Cruising seems more eco-friendly than flying — after all, a cruise's carbon footprint can't be as bad as that of a round-the-world flight, right? Unfortunately, going by ship might not be any better for Mother Earth. At sea, untreated cruise-ship waste (including raw sewage) can legally be dumped directly into the ocean as long as it's at least three miles out from shore. (Think about that the next time you're swimming.)
Cruise ships contaminate more than water: Their emissions seriously contribute to air pollution. Some cruise ships work to manage their sewage and pollution in an environmentally friendly manner, but others don't. If you care about the environment, research the eco-policies of your ship before you cruise. Friends of the Earth's cruise-ship report card is a good place to start.
Pilots Are Overworked and Underpaid
Here's something you don't want to hear from the pilot who literally has your life in his or her hands: "The truth is, we're exhausted. Our work rules allow us to be on duty 16 hours without a break. That's many more hours than a truck driver. And unlike a truck driver who can pull over at the next rest stop, we can't pull over at the next cloud." That quote, from an anonymous captain at a major airline, is just one of many included in a Reader's Digest interview.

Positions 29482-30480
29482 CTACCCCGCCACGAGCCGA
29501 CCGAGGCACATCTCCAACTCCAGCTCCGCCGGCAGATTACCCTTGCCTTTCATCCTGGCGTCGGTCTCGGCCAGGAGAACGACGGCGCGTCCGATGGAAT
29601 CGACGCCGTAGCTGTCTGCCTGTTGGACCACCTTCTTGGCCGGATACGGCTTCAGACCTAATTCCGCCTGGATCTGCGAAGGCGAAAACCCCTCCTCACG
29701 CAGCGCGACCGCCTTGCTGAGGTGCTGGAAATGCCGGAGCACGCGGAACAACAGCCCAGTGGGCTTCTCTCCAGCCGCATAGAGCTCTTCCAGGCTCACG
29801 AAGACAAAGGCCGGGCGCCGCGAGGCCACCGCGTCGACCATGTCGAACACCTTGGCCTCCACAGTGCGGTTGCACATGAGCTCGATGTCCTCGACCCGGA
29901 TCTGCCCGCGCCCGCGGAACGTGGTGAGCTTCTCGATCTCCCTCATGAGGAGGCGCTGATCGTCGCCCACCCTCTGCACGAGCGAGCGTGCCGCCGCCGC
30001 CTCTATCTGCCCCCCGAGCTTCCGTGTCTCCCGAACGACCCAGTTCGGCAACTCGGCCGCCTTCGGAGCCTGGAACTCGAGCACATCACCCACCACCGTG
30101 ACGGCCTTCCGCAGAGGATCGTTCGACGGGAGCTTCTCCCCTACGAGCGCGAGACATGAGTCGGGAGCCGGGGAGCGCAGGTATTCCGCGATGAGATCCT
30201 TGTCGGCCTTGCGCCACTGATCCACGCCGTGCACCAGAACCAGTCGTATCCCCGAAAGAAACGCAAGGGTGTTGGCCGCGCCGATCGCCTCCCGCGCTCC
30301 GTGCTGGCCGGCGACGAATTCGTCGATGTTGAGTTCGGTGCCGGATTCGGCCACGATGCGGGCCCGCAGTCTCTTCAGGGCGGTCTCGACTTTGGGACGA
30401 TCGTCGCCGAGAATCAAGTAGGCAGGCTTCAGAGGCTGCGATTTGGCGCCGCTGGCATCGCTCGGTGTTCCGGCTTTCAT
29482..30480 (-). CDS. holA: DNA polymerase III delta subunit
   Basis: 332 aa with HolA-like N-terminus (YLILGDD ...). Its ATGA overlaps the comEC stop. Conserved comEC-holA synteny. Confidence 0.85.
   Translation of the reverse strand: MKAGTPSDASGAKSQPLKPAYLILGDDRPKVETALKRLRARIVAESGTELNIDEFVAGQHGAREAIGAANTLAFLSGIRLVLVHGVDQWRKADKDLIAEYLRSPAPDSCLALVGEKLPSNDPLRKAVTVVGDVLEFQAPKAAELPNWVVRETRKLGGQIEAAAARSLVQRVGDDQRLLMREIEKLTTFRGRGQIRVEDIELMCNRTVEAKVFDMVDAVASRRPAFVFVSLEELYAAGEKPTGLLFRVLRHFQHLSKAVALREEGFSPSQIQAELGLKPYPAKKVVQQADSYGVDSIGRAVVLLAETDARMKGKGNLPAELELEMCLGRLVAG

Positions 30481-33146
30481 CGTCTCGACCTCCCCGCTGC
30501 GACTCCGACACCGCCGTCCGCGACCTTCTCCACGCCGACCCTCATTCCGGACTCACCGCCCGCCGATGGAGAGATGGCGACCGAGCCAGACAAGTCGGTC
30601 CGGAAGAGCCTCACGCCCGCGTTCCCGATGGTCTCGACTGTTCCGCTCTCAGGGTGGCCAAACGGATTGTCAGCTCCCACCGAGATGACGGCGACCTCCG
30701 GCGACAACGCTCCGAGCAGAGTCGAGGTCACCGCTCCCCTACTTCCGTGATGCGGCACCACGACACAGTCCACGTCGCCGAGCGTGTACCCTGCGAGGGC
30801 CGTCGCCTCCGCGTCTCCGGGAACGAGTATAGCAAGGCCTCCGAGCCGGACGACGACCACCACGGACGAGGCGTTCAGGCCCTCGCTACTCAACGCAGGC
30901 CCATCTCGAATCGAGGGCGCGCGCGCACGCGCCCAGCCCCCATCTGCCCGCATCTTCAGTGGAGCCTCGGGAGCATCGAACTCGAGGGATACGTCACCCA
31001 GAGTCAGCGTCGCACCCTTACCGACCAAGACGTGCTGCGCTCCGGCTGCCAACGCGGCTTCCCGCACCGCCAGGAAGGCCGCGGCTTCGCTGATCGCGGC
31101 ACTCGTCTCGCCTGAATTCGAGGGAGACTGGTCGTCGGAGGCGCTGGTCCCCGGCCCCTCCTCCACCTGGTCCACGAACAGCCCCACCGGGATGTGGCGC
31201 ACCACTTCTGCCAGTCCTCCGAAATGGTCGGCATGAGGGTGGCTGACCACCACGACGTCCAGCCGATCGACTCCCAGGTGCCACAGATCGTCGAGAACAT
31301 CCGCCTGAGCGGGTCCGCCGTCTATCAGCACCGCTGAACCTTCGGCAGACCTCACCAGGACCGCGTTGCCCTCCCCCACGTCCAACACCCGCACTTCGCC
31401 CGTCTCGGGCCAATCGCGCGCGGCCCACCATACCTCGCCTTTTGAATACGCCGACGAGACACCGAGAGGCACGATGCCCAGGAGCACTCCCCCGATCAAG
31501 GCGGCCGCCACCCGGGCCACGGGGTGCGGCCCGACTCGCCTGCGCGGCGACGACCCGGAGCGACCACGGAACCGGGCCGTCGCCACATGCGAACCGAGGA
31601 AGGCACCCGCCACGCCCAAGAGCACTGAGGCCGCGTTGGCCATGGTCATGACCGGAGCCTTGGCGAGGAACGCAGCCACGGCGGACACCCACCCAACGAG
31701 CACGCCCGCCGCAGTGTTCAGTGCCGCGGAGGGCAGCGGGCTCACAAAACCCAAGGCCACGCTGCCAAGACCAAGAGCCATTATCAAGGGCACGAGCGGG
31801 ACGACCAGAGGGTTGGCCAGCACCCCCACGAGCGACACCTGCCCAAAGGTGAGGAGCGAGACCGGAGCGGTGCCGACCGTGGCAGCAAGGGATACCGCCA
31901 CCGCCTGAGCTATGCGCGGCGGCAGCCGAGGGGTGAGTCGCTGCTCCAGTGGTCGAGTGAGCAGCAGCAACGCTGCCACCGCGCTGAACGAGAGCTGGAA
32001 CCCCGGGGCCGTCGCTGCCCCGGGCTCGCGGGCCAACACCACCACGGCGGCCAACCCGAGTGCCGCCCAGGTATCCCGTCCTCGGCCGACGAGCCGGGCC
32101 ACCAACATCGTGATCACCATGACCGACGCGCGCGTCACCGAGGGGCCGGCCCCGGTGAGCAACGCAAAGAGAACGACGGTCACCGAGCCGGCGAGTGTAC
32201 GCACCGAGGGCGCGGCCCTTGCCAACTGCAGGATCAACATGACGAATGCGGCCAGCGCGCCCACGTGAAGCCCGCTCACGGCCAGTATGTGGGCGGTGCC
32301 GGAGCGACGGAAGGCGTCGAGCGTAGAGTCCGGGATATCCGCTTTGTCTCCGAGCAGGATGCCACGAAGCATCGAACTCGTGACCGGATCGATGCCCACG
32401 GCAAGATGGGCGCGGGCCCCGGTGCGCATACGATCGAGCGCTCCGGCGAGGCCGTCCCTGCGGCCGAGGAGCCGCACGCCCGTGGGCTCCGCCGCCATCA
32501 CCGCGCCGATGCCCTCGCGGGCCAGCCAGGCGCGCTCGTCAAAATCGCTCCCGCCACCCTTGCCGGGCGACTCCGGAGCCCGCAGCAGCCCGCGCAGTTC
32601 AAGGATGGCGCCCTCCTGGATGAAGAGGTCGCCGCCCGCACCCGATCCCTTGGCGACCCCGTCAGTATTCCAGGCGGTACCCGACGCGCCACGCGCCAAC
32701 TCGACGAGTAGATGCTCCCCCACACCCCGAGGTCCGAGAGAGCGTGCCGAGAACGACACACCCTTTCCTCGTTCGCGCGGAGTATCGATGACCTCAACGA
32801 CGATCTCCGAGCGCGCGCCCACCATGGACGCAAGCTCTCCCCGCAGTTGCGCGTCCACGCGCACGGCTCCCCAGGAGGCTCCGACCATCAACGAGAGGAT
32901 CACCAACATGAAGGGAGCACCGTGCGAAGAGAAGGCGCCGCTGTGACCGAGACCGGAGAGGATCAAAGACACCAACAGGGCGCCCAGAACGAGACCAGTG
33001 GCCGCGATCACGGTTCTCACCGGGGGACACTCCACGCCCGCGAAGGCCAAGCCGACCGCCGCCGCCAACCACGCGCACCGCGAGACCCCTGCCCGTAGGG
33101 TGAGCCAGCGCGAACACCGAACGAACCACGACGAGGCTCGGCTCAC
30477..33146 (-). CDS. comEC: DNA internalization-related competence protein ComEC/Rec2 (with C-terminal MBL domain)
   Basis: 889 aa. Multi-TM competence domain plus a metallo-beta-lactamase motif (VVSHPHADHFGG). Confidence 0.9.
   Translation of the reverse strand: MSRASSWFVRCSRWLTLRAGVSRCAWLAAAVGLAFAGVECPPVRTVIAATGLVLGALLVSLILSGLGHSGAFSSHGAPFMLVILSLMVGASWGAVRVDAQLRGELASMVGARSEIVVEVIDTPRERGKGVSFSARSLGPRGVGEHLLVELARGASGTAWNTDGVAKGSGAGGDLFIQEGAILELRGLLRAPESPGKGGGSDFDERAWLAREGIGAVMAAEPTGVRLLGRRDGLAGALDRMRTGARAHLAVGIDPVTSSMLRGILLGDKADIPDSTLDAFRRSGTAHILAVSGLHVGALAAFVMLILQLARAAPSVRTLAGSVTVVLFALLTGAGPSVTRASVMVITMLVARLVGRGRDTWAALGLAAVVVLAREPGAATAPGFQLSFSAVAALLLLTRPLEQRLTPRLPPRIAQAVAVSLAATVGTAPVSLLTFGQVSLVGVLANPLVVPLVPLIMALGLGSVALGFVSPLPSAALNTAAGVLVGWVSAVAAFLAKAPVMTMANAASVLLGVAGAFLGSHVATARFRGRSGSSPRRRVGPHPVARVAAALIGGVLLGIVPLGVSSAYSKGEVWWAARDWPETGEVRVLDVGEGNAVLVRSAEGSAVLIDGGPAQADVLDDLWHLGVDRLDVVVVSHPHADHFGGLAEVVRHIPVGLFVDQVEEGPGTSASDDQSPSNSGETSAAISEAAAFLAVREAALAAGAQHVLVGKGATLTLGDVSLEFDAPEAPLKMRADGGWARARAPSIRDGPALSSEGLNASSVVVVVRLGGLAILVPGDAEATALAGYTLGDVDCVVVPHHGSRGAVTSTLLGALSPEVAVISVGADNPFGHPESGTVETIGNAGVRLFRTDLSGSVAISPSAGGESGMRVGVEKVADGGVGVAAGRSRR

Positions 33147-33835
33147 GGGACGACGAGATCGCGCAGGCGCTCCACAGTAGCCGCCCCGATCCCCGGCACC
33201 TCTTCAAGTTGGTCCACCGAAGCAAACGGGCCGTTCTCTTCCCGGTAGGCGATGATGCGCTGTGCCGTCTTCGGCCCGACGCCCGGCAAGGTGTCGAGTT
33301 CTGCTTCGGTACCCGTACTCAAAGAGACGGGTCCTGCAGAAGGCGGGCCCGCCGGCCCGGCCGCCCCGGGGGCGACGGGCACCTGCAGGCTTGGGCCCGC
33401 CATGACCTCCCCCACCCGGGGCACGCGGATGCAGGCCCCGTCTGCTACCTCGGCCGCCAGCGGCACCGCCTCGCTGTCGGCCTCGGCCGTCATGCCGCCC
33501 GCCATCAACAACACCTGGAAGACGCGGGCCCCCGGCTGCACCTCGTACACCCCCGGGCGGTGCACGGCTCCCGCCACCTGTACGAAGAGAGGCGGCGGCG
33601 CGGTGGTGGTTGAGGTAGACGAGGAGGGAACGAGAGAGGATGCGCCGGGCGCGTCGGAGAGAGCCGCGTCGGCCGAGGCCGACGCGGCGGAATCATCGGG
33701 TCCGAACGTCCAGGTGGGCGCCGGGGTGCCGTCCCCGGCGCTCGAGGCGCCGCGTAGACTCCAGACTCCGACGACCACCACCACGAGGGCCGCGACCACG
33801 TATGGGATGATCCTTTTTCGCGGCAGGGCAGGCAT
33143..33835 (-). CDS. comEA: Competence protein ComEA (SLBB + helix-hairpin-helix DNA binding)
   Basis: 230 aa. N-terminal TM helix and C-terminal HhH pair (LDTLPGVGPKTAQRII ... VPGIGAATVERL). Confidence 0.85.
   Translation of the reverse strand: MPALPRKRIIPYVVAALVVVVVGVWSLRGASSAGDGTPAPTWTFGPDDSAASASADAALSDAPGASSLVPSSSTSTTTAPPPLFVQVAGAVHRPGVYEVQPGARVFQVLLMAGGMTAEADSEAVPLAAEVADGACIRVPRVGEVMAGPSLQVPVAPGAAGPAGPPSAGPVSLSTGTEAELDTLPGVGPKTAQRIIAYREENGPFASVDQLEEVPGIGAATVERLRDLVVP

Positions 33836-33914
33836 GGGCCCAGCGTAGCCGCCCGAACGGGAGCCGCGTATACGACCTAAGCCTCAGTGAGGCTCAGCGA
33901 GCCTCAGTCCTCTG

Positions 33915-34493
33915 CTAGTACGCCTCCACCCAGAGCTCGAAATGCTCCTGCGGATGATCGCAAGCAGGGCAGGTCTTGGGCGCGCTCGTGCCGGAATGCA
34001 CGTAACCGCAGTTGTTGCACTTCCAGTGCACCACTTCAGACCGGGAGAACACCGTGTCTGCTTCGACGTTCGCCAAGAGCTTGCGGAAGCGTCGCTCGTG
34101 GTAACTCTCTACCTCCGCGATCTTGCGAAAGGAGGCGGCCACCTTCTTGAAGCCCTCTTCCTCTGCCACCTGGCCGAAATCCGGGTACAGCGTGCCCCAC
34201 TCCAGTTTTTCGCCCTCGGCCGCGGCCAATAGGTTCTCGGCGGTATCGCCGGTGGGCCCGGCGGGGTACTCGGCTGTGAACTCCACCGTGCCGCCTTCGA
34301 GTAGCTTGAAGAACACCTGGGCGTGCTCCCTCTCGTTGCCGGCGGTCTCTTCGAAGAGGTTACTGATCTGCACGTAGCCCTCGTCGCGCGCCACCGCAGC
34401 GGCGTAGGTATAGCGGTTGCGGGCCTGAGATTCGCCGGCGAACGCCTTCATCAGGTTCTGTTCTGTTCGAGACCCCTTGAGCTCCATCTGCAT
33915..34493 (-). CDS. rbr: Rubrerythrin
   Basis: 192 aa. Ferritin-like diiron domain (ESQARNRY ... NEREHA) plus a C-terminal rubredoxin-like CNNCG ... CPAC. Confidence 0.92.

If you want to be even more scared, read this Los Angeles Times article that describes a typical workday in the life of a regional airline copilot — one who makes about $28,000 per year to be on duty 12 to 13 hours a day, four days a week, often enduring a long commute and even sleeping in the airport just to get to his first flight.
Hotel Beds Are Disgusting
It's bad enough that most hotels don't change the bedspreads between guests (only the sheets), but did you know that the mattresses themselves are probably pretty filthy as well? Many hotels don't use waterproof mattress covers to protect the mattresses from the millions of skin cells, bodily secretions, bacteria, dust mites, and other allergens that guests leave behind.
And as for those not-so-fresh bedspreads, Reneta McCarthy, a lecturer at Cornell University's School of Hotel Administration, tells CNN, "Is it possible that a bedspread might only be changed four times a year? Yeah, it is." Sweet dreams!